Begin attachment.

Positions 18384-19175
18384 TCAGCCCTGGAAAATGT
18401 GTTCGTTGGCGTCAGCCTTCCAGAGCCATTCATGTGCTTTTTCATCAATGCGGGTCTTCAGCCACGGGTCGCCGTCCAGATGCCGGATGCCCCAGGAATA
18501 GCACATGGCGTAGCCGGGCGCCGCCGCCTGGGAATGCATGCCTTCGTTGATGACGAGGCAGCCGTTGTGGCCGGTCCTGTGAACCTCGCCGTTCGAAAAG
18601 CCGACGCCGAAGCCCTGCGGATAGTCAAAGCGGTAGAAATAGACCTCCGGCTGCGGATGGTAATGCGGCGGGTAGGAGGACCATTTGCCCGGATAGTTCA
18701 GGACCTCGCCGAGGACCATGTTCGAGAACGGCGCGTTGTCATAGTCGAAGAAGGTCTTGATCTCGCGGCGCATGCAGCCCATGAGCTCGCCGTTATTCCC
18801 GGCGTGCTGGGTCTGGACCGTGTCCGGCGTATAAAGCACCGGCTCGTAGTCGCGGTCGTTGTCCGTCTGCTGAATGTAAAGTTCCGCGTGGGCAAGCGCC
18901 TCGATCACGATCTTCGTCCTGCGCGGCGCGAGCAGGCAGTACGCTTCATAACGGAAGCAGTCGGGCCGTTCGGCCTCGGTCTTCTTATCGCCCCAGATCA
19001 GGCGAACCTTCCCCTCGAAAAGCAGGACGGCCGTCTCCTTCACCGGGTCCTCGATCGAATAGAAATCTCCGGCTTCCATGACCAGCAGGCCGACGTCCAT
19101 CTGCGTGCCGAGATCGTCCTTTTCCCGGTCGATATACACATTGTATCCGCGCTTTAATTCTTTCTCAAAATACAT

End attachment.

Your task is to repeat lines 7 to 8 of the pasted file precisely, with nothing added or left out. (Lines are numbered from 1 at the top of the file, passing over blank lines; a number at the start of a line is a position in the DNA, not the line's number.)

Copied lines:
18801 GGCGTGCTGGGTCTGGACCGTGTCCGGCGTATAAAGCACCGGCTCGTAGTCGCGGTCGTTGTCCGTCTGCTGAATGTAAAGTTCCGCGTGGGCAAGCGCC
18901 TCGATCACGATCTTCGTCCTGCGCGGCGCGAGCAGGCAGTACGCTTCATAACGGAAGCAGTCGGGCCGTTCGGCCTCGGTCTTCTTATCGCCCCAGATCA